4 steps to do away with that pesky five-year plan

As the bartender made his way over with four birthday shots in hand my friend looked at me and said, “Chels, I don’t want to turn 26.”

At first, I thought it was a bad attempt at making a joke but the look in her eyes told me she was actually being serious. I gave her the biggest hug as I tried to wash away the confused feeling in my chest. Despite having a passionate budding career under her belt, a loving man by her side, and the greatest friends behind her, she still felt that she wasn’t exactly where she “needed” to be. As we raised our glasses in honor of the birthday girl, I found myself distracted by the elephant in the room that apparently now comes with turning a year older. Instead of celebrating it with arms wide open, society has cast a spell over us saying if we don’t have x, y, and z by the time we blow out a certain amount of candles, then we must be doing something wrong. We then proceed to beat ourselves up and never take a moment to stop and realize that possibly, we are doing everything right.

Let me ask you this, have you ever been the person who thought you could actually plan out your entire life?

Half of you are currently laughing at me while the other half know exactly what I’m talking about. If you fall into the latter category, you aren’t alone. I am completely guilty of being the college senior who sat at her desk and wrote out a five-year plan. I put my heart and soul into that color-coded timeline, so it may come as a surprise when I say that I am forever thankful that the plan on that piece of paper never became my reality. The person I loved, the city I wanted to call home, and the job I strived to land were all meant for the girl who I was then, not the woman I am now.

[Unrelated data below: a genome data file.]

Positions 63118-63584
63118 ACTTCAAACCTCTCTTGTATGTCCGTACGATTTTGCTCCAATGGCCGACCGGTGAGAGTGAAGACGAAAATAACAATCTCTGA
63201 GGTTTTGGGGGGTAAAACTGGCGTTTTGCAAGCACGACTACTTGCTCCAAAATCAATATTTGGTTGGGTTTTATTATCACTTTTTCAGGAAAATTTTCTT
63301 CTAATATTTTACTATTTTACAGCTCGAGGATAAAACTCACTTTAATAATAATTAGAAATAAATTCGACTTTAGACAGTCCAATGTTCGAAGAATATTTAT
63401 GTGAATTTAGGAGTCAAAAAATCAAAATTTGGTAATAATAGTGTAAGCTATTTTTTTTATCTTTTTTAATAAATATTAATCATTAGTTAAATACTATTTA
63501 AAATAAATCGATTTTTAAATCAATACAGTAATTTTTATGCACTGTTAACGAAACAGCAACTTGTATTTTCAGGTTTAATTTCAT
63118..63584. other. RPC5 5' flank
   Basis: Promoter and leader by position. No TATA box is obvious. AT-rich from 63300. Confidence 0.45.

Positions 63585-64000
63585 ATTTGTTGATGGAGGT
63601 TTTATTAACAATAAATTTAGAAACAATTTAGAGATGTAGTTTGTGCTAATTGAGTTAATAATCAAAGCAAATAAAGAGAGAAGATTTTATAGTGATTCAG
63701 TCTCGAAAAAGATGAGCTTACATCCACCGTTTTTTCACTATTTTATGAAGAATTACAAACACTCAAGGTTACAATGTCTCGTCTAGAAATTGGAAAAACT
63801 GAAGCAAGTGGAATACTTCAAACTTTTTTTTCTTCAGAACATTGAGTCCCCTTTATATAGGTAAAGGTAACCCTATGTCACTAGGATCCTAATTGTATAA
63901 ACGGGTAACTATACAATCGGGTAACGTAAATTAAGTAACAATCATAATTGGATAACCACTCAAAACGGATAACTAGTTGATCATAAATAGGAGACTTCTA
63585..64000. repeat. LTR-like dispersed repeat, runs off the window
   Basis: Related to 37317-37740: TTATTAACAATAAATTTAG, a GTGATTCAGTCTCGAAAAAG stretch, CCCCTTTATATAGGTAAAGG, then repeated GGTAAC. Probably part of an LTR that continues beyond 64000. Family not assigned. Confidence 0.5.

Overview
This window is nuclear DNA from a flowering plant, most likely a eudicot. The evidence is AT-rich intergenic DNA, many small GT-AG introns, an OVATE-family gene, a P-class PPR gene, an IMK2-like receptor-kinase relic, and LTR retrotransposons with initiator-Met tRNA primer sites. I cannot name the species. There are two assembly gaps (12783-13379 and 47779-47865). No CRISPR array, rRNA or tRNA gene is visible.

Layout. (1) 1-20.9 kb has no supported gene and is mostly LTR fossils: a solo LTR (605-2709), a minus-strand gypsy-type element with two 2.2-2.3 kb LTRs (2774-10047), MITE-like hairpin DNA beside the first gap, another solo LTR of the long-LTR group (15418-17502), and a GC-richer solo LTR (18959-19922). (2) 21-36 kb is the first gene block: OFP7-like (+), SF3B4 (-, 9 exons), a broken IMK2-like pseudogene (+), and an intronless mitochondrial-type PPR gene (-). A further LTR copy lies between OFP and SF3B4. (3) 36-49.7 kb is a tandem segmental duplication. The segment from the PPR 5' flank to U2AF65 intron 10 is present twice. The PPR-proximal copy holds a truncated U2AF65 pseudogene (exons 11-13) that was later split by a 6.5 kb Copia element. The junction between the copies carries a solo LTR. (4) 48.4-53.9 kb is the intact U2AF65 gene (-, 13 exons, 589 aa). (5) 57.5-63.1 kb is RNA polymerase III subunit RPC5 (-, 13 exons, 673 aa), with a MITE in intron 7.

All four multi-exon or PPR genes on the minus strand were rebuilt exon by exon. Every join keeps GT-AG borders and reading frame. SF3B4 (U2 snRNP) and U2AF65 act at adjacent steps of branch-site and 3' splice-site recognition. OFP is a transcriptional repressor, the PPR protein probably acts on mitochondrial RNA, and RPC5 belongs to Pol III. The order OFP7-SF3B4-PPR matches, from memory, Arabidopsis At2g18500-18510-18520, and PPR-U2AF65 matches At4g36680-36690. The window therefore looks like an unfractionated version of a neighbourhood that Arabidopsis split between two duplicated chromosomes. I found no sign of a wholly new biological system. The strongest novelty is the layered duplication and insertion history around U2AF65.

Here are a few steps you can take to say goodbye to the dreaded five-year plan.


As cliché, as it may sound, playing the comparison game, will only lead you to a dead end. Comparisons can either make you feel superior or inferior and neither of those feelings serve a useful purpose. Write your own story, learn from your own experiences and live your life through your eyes.


Saying goodbye to the five-year plan does not mean you should wash away your goals! Instead, use this as a chance to check in with your personal and professional goals and know that it is absolutely OK to tweak them if you see fit to do so.


When you are your own best friend, you don’t seek out validation from others, because you realize that the only approval you need is your own.  This is your life and your journey and once you recognize the value to that then no one, not even a “plan,” can get in the way of your happiness.


Since life doesn’t always go according to plan, being able to welcome new opportunities with open arms is key. How silly would it be to close the door on an opportunity just because it wasn’t color-coded on a piece of paper you drafted up three years ago? Don’t sell yourself short out of fear of not sticking to your five-year plan—learn to ride the wave of life with a smile on your face and motivation in your heart.

Life is going to take a different path for every single one of us, so constantly comparing your journey to someone else’s will only hinder you from making the moves that are meant for your life. Just because your best friend is engaged, your roommate landed her dream job, or your younger sister purchased a house with the white picket fence all before you did does not mean that you are screwing up. With each new day and each year that you are lucky enough to blow out another candle, know that this is your life to live and your journey is uniquely beautiful.

Keep dreaming, keep loving and as always, just keep swimming.

Chelsea Briche runs the popular blog The Millennial Miss. A platform for young women surviving their twenties with grace and a lot of humility. The platform is Chelsea’s “pledge to you, the ones who haven’t quite figured it all out yet. That we, together, will immerse ourselves in every single thing possible; explore, love a lot, love a little, and never touch the ground.”

This article first appeared on Create and Cultivate